Microfinance

Kiva — the microfinance marketplace

Last week, I met up with Kiva founders Matt Flannery (his blog) and Jessica Jackley Flannery at a presentation they were making to the staff at microfinance innovator, Unitus. I have blogged before about my positive experience in using the Kiva service. In a nutshell, Kiva is building a marketplace for microfinance … matching up lenders (mostly from developed countries) with microentrepreneur borrowers (mostly from developing countries.) They have made a lot of progress since I last reported and I also found out about some of the enhancements that they have in-the-works. Here are some of my notes:

  • Marketplace. Kiva wants to evolve into a microfinance lending marketplace … similar in some ways to what Prosper is doing in the USA for larger loans. They want to match up borrowers with lenders much like Ebay matches up buyers with sellers. They will be introducing community features like the reputation of borrowers with ratings (like Ebay stars) and last loan repayment info. They are already starting to see some borrowers who are using their repayment record on Kiva.org as a credit worthiness indicator for other kinds of transactions.
  • Stats. Kiva now has 4,000 lenders. Average lender is lending $68 (may be over multiple loans.) Kiva lenders have disbursed > $250,000 since they began in October 2005. For comparative purposes, to reach 4,000 lenders, Calvert took 10 years and GlobalGiving took 5 years.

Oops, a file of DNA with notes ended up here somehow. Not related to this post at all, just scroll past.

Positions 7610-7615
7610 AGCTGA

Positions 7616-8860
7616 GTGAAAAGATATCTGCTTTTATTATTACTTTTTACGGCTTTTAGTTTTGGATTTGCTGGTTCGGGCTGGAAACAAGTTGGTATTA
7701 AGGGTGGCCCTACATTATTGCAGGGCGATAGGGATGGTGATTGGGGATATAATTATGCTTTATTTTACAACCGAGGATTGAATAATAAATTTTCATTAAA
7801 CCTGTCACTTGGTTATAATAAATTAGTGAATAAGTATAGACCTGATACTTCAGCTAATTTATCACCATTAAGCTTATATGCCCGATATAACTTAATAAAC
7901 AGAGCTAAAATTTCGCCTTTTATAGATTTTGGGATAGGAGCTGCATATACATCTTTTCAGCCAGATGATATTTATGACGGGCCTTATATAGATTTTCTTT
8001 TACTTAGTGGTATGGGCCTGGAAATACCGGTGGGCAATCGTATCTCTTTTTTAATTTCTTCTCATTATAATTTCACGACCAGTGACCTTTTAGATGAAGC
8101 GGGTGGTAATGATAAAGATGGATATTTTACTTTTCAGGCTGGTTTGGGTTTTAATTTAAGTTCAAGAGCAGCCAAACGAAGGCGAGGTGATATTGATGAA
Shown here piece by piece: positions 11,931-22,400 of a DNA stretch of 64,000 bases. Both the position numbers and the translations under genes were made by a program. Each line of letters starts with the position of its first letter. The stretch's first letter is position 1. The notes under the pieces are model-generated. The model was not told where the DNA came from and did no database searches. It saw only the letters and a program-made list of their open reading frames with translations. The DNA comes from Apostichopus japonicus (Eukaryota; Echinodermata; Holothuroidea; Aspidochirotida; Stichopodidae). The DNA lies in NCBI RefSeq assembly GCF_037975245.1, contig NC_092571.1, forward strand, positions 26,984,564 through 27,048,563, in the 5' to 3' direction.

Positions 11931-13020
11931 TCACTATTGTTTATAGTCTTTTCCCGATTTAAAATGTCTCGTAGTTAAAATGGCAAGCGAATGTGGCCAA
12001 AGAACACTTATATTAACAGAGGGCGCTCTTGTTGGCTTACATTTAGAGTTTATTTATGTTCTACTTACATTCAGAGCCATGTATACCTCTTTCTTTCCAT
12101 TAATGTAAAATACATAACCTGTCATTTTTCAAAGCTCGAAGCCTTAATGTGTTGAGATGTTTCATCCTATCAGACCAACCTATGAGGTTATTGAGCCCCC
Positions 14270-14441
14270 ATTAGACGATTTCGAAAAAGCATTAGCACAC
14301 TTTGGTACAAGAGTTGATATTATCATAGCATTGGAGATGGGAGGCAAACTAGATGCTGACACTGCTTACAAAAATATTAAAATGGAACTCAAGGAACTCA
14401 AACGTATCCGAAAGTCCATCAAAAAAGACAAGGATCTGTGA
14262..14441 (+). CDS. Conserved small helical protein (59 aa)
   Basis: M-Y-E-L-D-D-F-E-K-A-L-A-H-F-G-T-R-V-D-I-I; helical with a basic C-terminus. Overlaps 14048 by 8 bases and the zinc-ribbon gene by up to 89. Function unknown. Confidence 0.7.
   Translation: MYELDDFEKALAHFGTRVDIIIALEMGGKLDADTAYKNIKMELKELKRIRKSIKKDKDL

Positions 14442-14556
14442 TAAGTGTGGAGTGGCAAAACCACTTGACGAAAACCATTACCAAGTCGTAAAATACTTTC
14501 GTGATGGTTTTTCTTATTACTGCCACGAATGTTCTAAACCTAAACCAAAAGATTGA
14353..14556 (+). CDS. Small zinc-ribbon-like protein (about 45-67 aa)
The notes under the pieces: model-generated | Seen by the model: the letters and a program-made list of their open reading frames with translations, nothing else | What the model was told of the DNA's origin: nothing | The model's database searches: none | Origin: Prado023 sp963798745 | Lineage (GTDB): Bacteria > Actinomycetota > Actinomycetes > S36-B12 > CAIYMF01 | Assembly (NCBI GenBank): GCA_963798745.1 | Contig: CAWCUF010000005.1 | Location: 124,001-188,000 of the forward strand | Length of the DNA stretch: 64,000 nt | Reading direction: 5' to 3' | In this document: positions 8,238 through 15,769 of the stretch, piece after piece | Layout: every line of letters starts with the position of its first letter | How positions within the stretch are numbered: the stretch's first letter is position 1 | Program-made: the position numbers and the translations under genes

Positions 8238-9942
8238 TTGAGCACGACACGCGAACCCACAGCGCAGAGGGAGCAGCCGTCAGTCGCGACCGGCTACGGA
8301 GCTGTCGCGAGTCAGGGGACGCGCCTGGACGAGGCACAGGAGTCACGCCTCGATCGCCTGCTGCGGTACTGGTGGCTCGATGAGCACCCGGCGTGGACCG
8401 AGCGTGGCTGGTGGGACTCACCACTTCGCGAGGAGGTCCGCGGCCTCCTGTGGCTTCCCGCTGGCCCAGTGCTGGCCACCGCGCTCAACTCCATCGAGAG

• Income. Today, Kiva receives all of their income/funding from donations. Yes, they are a registered 501(c)3 charity. They have no income (e.g. interest income or loan fees) for loans which they facilitate. It is not that they are philosophically against income related to loans they facilitate/manage, they are working through regulatory issues. Here are some of the ways they may generate income:
    • loan fee to MFI (maybe 1-2% … still incredibly low cost of capital!)
    • optional lender fee (in the 1-2% range)
    • interest earned on float (could be substantial)
    • loan insurance (e.g. 1% fee pays off loan in case of death)
  • Interest rates on loans. Their MFI partners (identified with each loan application) set the loan interest rates and fees. Today, these rates and fees are not disclosed on their web site. They are planning to expose these going forward in order to provide more transparency and encourage interest rate competition.
  • Earning interest. Today lenders are paid no interest. Going forward this is going to change once Kiva sorts through the various regulatory issues.